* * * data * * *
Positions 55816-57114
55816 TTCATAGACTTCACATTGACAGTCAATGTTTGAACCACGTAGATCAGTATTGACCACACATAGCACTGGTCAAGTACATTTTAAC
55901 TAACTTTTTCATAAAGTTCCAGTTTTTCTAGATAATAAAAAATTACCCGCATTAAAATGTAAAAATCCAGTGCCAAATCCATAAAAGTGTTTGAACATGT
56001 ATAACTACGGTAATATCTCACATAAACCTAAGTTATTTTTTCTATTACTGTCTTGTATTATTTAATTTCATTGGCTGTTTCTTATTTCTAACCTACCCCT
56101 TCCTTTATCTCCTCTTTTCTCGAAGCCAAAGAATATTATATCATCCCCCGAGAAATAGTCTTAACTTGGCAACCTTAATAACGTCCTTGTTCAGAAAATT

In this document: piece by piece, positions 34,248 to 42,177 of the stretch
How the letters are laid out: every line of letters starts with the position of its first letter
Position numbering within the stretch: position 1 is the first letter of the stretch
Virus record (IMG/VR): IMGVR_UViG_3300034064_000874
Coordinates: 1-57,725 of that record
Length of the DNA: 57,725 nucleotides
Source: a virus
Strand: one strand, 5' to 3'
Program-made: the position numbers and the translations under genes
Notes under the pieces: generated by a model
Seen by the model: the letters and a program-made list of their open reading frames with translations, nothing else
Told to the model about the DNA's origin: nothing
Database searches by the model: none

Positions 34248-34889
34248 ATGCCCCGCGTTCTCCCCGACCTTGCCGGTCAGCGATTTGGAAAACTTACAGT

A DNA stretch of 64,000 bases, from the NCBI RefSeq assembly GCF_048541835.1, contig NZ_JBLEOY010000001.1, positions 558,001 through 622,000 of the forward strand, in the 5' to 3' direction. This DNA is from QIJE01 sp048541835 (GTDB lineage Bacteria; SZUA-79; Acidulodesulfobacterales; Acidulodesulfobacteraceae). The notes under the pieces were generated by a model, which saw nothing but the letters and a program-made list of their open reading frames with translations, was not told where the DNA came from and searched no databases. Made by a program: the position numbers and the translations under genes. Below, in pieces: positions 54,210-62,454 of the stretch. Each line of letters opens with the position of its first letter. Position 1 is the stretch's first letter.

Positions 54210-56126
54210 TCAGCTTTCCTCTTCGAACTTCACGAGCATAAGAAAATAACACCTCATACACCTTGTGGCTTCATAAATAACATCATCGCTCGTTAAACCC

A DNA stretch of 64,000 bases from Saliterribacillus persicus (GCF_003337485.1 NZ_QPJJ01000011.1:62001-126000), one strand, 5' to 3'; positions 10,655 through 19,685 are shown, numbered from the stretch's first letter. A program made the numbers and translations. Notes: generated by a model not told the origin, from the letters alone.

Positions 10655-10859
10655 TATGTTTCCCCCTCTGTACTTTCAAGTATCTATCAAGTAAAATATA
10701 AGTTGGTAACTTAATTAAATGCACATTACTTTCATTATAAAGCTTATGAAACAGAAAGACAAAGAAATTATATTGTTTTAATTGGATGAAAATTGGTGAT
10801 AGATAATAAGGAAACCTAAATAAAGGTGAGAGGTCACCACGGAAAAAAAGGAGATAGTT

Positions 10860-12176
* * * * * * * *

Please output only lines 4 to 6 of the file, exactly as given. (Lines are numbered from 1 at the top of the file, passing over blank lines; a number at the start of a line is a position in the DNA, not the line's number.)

56001 ATAACTACGGTAATATCTCACATAAACCTAAGTTATTTTTTCTATTACTGTCTTGTATTATTTAATTTCATTGGCTGTTTCTTATTTCTAACCTACCCCT
56101 TCCTTTATCTCCTCTTTTCTCGAAGCCAAAGAATATTATATCATCCCCCGAGAAATAGTCTTAACTTGGCAACCTTAATAACGTCCTTGTTCAGAAAATT

In this document: piece by piece, positions 34,248 to 42,177 of the stretch